born 17 June 2000 — died 13 Decem­ber 2010

When I got home from work Monday night about 5:45 pm, the two malin­ois boys were all over me like a hot shower as usual, but once I got the boys out of my way, Saga and Baley stood side by side with their feet up on the crate in the kit­chen, wag­ging, and lean­ing into me for pets, com­pletely ignor­ing each other (both of which are a bit unusual).  Every­body just one big happy pack.

Derek and I chat­ted about some things like hav­ing him go see his Mom in San Diego over Christ­mas. The dogs chilled while I made a couple of pork chops and a salad, while Derek went and fed the horses. About 7:10 pm, I went down to feed the dogs, and was sur­prised that Saga didn’t make an appear­ance. Know­ing Derek was eat­ing his din­ner, and there were still cats about to be stared at, I figured she got sidetracked.

But when I got back upstairs, Saga was lying under the side table with rather labored breath­ing and look­ing very leth­ar­gic. I called her to me, and she looked like it was hard to stand up, but came over for pets. As soon as I stopped pet­ting her, she just lay down where she stood. I knew we had a ser­i­ous prob­lem, so called Sue, our vet. After listen­ing to a quick (for me!) syn­op­sis of the symp­toms, Sue recom­men­ded pet emer­gency care, as they could do blood­work and everything on the spot.

So I got a leash on Saga (who now was look­ing really out of it) and got her to get up and come down the stairs with me, and out the front door. She flopped down in the snow as soon as I stopped mak­ing her move and this time it was really hard to get her back up. I lif­ted her into the car and took off for the clinic. On the way, I could hear her labored breath­ing in the back, and I noticed as I was get­ting off the free­way that it was smelling like poop in the car. By the time I pulled up to the clinic and opened the back of the car, she wasn’t breath­ing. I moved her as fast as I could and per­haps got a breath or two out of her before get­ting to the door of the clinic. By the time she was through the door, her bowels and blad­der had let go, and there was no pulse on the table. They were pre­pared to do epi­neph­rine and intub­ate, etc., but it seemed clear it was point­less, so I made the decision to stop their efforts and just leave her in peace. I didn’t lose it until I real­ized I would have to explain all this to my poor wife, who was 1500 miles away in San Diego.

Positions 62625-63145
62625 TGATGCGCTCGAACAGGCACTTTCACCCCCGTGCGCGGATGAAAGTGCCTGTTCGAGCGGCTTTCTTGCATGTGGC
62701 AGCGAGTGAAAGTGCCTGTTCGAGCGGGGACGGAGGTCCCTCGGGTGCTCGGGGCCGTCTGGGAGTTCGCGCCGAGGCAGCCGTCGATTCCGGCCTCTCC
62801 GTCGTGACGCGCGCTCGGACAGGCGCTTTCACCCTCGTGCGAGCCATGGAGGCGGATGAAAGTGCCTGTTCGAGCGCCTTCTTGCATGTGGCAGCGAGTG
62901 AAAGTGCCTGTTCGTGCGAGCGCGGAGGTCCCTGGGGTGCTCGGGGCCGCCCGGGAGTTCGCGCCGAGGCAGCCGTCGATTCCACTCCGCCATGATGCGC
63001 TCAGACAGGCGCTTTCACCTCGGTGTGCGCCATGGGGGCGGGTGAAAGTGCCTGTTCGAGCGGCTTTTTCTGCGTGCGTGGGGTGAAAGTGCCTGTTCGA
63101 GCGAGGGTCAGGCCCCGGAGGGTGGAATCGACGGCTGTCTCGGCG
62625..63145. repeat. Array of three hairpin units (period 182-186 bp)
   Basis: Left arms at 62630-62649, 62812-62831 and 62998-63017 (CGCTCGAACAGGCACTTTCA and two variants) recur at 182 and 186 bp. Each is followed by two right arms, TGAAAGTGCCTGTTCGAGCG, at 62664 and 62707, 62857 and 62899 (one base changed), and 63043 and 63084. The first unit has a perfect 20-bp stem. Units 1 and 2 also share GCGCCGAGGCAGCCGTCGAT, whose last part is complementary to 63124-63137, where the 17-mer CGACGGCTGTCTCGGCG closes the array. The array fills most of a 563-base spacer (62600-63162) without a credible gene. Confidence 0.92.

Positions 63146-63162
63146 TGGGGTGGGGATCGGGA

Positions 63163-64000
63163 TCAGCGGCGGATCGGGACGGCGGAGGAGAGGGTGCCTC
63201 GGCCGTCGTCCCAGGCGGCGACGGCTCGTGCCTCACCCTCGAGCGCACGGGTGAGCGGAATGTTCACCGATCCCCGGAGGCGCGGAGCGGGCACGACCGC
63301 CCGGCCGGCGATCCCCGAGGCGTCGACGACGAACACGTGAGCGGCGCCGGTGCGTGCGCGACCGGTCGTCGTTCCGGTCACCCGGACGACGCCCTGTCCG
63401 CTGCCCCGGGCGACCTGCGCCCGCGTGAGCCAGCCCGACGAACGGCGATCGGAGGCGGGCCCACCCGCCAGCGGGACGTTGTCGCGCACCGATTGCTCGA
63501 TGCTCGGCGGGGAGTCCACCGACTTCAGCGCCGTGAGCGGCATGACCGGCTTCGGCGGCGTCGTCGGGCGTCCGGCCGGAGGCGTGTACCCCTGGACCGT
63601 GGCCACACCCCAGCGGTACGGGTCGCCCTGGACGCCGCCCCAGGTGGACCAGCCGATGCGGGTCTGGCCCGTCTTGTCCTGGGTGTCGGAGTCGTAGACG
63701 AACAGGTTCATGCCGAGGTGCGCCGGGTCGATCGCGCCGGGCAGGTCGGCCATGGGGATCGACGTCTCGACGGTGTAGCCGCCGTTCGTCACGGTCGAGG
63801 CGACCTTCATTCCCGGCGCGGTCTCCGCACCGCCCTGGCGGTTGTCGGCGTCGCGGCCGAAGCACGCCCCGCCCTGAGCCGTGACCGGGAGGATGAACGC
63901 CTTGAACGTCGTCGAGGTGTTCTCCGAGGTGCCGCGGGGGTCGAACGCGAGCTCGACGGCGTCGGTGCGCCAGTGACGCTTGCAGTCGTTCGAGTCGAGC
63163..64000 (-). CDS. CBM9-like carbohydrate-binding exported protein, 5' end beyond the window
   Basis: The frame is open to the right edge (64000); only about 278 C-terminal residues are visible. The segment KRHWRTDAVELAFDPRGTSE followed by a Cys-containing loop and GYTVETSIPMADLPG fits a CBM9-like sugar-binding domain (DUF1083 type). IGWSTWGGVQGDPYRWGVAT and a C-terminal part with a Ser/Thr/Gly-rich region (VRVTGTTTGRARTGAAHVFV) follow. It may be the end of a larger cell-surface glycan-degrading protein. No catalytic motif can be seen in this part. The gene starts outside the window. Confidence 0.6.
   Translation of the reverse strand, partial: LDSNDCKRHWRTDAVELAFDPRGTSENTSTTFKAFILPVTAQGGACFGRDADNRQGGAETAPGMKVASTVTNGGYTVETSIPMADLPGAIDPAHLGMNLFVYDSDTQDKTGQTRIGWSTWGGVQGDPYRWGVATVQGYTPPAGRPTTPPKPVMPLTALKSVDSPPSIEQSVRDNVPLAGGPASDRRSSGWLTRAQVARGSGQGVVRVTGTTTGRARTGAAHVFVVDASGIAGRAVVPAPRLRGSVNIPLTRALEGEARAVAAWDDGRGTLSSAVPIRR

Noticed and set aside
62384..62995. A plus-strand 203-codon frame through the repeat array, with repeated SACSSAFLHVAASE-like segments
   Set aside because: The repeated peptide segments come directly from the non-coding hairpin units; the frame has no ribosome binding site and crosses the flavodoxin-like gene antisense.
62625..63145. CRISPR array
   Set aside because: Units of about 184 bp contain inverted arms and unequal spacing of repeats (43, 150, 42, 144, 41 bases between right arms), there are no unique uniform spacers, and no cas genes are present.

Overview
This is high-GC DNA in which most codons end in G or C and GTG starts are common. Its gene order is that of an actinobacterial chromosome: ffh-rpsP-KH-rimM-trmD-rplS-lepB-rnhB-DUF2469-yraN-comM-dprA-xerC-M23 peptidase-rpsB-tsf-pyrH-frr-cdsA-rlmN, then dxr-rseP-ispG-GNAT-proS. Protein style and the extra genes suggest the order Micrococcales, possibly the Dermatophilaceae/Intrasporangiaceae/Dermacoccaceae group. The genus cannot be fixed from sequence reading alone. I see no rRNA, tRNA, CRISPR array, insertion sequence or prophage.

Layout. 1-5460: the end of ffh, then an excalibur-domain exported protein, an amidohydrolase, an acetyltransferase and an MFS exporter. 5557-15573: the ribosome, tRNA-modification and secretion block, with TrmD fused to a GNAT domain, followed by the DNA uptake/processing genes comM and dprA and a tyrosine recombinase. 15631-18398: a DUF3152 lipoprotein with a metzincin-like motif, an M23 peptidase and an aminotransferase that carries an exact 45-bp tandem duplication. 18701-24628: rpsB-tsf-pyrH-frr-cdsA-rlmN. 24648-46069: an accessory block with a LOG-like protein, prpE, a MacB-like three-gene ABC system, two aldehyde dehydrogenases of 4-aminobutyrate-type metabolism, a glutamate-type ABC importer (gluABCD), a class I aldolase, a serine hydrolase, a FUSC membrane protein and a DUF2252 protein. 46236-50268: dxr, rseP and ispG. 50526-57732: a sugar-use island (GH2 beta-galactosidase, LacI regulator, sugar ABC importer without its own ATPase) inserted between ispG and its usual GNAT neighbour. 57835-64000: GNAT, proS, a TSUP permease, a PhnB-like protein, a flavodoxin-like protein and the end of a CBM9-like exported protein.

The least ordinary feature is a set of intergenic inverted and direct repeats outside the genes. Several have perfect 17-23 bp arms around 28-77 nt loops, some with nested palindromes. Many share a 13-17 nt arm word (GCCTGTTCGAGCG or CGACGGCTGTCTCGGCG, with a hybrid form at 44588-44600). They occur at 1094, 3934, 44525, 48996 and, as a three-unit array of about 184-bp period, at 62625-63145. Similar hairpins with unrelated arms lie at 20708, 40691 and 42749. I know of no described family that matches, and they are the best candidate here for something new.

The techs (none of whose names I got) and vet (Rick Woods) at the clinic were great, very sup­port­ive, under­stand­ing. But they had another patient at the time too, that looked touch and go, so it was bet­ter they focused on that one, anyway.

We ini­tially thought it was prob­ably spleenic her­man­giosar­coma, unfor­tu­nately com­mon in Ger­man shep­herd dogs.

Sue did a post-mortem on Saga, and said her stom­ach and all intest­ines were empty, spleen and other organs, liver, kid­neys, etc all nor­mal, so toxic sub­stances and pois­ons are ruled out as well as many other pos­sib­il­it­ies. Con­sid­er­ing the speed at which this came on, she is sure it was a blood clot to the aorta or one of the pul­mon­ary arter­ies – noth­ing we could anti­cip­ate or fix.

While all of this has come as a shock to us, Saga was 10 years old.  She was actu­ally look­ing pretty good these days, and had occa­sional fits of sil­li­ness, which are pretty amus­ing in such an oth­er­wise ser­i­ous dog.  Life was good, all things con­sidered.  But I guess in some ways, this was bet­ter than some long drawn-out ill­ness.  Of course we all wish we had had the oppor­tun­ity to do more that we did, and that’s cer­tainly true in her case, but she had a good life.  We’ll all miss her.

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